Thinking outside the box. “Traditional” does not have to mean “the same.” Many suppliers realize this and are adding new products and twists to their traditional award lines. “The trend this year seems to be for something aesthetically appealing,” says Tower Ribbons’ Miller. “Every year suppliers come out with great new products. Most of these products are new variations of the popular, traditional awards; however, there are always some unique requests every year, such as an award for the popular lawn toss game, cornhole

Glove Leather Plaque Plate from LaserBits, Phoenix, AZ can be engraved with detailed photos. Acrylic awards make an impressive statement. Photo courtesy of Acrylic Idea Factory, Atlanta, GA. Achievement in the arts can be recognized with creative awards, like this one from Classic Medallics, Inc., Mount Vernon, NY.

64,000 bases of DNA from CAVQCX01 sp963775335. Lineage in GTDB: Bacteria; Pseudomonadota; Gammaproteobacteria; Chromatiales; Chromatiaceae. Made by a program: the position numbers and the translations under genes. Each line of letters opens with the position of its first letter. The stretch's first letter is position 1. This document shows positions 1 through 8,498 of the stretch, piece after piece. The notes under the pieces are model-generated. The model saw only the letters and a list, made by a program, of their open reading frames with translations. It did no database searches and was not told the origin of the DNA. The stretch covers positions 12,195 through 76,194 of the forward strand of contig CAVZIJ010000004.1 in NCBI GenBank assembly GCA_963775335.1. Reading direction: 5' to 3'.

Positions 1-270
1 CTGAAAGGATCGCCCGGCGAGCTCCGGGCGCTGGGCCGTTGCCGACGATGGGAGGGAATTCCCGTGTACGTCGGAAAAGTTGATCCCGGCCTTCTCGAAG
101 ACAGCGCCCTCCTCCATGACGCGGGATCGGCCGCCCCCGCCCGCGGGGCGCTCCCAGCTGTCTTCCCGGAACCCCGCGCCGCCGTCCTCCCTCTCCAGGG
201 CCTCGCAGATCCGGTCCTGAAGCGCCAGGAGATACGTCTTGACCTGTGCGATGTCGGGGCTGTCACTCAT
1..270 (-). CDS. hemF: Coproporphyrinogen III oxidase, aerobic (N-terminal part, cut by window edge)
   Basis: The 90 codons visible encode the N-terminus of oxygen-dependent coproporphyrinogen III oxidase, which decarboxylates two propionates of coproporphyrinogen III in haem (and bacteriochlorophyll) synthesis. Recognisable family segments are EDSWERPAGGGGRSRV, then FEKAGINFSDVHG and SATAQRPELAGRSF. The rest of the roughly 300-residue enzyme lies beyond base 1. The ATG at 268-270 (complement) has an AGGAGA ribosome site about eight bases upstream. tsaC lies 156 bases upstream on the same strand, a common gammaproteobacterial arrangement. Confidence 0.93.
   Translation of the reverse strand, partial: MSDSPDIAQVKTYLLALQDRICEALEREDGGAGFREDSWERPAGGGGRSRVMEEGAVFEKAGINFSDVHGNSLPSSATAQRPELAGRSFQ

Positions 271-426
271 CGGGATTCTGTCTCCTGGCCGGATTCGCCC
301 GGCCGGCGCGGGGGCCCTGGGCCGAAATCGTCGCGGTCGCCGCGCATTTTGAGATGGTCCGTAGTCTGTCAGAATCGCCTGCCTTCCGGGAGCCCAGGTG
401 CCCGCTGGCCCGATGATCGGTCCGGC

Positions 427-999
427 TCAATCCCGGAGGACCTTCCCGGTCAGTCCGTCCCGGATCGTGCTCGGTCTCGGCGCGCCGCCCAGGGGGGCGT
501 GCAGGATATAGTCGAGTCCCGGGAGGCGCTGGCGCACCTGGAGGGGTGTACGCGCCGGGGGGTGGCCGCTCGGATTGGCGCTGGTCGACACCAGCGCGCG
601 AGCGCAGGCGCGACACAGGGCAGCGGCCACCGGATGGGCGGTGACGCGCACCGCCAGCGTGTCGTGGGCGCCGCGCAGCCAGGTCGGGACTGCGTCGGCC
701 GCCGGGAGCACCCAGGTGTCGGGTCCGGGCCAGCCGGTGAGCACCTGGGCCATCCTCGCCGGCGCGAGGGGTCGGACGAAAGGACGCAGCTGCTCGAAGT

Miller says that the most popular awards at this time in 2010 were the Burst Thru resin awards, and they continue to remain popular this year. These awards can be displayed on a desk or wall. They feature figures such as a cheerleader, coach or car “bursting” through the award. According to Miller, the Burst Thru awards received great reviews not only from customers but they won Product of the Year at the 2010 ARA Las Vegas show. In addition to introducing new Burst Thru designs this year, Tower Ribbons will be promoting the new Spotlight series, a second generation to the Burst Thru line in baseball, basketball, softball, soccer and racing themes.
   Great Lakes’ Duprey says that trophies and resins remain strong product choices among his target customers. “Repeat customers, which are our strong suit, always want new trophy column choices. I also promote resins and plaques mainly due to their higher margins. Last year, the Burst Thru resins were extremely popular among our customers. Those products sold as well as we had hoped,” he says.